A “day of reckoning” must come soon for the auto industry in Europe, where mass market companies racked up losses estimated at €4-billion to €5-billion in 2012, Chrysler Group LLC chief executive officer Sergio Marchionne says.
“No industry can continue to fund losses of that magnitude,” Mr. Marchionne, who is also CEO of Italy-based Fiat SpA, said Monday. “The machine is broken.”
The situation in Europe is similar to that faced by car companies in North America in 2008 as Chrysler LLC and General Motors Co. slid into bankruptcy protection, he told reporters at the North American International Auto Show. “It’s very, very difficult to look at Europe with any level of serenity.”
The combination of the economic and sovereign debt crises affecting Europe has sent vehicle sales into a downturn so steep that sales in some countries, which once surpassed those of Canada by large margins, have now fallen below Canadian levels. Austerity programs put in place by governments to reduce deficits and debts have aggravated the economic downturn.
Mr. Marchionne renewed his call for auto makers and governments to work together to reduce capacity by closing plants.
Some companies, including Fiat, have already closed some plants, while others such as Ford Motor Co., General Motors Co. and PSA Peugeot have announced plans to do so.
But many companies are playing what he called a game of chicken, waiting for rivals to shut plants and cut jobs in order to address the oversupply of vehicles that has caused the billions of euros in losses.
“Every European car maker opens up the press in the morning hoping that somebody’s announced a plant closure,” he said.
But governments need to encourage a restructuring of the industry, he noted, despite the pain it will inflict on their economies. He said he understands their traditional view that auto plants must be kept open, “but the economic reality is otherwise.”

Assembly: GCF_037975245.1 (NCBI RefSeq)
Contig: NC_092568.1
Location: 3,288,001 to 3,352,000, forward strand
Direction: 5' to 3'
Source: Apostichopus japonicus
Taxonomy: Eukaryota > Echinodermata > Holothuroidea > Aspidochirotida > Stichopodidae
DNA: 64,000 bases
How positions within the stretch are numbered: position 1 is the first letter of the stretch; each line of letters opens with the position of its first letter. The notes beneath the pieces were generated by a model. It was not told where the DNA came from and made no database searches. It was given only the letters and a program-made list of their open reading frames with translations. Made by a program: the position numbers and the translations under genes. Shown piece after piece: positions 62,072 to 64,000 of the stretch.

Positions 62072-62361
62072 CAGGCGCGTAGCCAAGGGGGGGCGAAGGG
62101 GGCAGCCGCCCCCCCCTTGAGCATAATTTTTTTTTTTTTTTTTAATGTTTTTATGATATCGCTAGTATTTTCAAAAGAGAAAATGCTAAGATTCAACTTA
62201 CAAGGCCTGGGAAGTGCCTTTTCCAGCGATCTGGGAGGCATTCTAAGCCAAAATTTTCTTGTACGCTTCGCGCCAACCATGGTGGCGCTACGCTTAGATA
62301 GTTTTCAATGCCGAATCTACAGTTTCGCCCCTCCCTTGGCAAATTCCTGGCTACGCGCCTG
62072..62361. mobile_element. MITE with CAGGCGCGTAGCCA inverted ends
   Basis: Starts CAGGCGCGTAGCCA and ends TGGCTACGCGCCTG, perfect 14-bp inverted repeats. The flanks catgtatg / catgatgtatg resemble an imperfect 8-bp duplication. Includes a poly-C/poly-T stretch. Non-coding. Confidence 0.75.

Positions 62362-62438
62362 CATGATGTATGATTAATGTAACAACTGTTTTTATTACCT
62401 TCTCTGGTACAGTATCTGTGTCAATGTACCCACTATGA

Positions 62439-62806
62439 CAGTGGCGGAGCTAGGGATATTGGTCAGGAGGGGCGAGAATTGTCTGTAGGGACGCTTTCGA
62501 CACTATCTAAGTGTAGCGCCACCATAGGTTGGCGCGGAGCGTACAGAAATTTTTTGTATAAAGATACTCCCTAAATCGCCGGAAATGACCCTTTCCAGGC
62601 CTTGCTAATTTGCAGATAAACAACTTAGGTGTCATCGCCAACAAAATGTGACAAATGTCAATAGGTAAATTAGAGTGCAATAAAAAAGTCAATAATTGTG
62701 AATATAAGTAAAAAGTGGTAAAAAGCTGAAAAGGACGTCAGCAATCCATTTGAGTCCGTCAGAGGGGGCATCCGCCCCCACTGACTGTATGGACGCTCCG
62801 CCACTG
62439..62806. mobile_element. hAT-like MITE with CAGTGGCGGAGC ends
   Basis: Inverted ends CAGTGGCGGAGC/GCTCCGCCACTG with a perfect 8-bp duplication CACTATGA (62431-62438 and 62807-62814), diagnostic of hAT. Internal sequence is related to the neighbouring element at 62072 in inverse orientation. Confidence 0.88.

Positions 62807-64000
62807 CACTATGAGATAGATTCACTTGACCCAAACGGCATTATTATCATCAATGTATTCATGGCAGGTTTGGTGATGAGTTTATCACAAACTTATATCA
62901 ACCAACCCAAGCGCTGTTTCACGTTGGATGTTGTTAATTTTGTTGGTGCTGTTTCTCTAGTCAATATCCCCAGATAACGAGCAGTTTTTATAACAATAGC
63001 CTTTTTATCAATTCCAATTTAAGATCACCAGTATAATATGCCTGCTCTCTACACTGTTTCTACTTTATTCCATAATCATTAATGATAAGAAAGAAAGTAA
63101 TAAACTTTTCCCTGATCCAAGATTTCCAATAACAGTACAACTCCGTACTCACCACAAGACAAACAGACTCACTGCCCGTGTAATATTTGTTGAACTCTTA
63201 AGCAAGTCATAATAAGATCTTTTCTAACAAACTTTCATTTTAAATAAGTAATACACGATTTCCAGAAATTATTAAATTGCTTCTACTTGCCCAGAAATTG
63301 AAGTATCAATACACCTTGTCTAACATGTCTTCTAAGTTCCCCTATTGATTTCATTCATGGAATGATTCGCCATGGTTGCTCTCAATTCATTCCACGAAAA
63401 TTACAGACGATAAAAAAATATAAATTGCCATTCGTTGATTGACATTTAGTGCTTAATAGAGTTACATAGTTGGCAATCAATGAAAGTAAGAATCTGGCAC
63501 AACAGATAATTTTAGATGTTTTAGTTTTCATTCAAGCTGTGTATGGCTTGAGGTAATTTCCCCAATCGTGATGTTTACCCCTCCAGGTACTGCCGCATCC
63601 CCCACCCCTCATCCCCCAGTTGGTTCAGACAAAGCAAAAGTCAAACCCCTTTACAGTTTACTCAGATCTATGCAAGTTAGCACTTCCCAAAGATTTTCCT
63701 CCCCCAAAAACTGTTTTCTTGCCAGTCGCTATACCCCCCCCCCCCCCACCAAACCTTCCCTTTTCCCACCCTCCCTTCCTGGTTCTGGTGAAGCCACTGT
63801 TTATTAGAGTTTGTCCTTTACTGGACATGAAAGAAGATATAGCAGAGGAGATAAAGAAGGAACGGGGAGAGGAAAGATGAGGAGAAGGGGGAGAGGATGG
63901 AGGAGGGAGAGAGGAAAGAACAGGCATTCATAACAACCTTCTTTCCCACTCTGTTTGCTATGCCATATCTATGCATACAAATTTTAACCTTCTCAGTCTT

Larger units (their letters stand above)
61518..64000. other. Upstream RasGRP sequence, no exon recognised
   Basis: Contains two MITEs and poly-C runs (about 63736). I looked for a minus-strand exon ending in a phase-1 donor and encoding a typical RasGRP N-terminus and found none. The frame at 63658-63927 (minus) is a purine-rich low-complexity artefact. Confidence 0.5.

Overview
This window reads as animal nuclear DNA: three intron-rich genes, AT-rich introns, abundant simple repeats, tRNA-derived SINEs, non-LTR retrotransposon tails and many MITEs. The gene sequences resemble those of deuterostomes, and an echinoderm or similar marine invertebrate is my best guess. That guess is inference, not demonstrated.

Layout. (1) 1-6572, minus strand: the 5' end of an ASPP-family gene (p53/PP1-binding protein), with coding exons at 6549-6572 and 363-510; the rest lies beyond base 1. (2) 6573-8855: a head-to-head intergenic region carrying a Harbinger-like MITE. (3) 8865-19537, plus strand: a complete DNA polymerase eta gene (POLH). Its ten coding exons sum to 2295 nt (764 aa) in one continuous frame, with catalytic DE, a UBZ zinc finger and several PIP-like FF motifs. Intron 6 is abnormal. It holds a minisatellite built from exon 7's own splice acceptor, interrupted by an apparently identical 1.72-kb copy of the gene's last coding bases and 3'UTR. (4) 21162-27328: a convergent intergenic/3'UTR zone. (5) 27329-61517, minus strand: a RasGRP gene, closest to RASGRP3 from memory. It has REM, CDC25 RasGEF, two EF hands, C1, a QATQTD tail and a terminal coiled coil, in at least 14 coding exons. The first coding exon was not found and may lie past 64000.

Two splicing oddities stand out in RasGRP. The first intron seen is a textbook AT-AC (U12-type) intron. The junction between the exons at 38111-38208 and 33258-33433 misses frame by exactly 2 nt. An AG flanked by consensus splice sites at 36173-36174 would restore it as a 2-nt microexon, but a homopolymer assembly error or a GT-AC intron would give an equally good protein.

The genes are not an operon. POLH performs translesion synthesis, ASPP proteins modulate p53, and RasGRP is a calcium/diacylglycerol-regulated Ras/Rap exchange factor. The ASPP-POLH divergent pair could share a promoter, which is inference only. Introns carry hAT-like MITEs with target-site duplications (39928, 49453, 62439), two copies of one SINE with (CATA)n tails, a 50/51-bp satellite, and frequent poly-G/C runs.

The devastation the European crisis has caused Fiat underlines the importance of the Italian auto maker of Chrysler, which it now controls after picking up the No. 3 Detroit auto maker in 2009 as Chrysler’s last hope for survival.
Chrysler has since recovered to the point where the 2.4 million vehicles it sold worldwide last year represented about 60 per cent of the 4.1 million to 4.2 million vehicles Fiat delivered globally.
Mr. Marchionne had one nugget of good news for Canada and the Canadian Auto Workers union, saying that the company’s assembly plant in Windsor, Ont., will continue making the company’s minivans and their replacements. Chrysler is in the midst of assessing the two minivans made in Windsor and how they will fit the minivan market later in the decade.
He said one of either the Chrysler Town and Country or Dodge Caravan will no longer have sliding doors, but will still fit what he called the “people carrier” concept.
Chrysler has added third shifts of workers at several of its North American plants to help supply the increased demand that took overall U.S. industry sales to about 14.5 million vehicles last year.
The auto maker has enough assembly capacity for a market up to 15.5 million vehicles, Mr. Marchionne said. Some analysts are forecasting that U.S. sales will hit the 15.5 million level by 2014. Chrysler’s current plant, which it introduced in 2009, forecast that its sales would hit 2.6 million vehicles this year and rise to 2.8 million by 2015.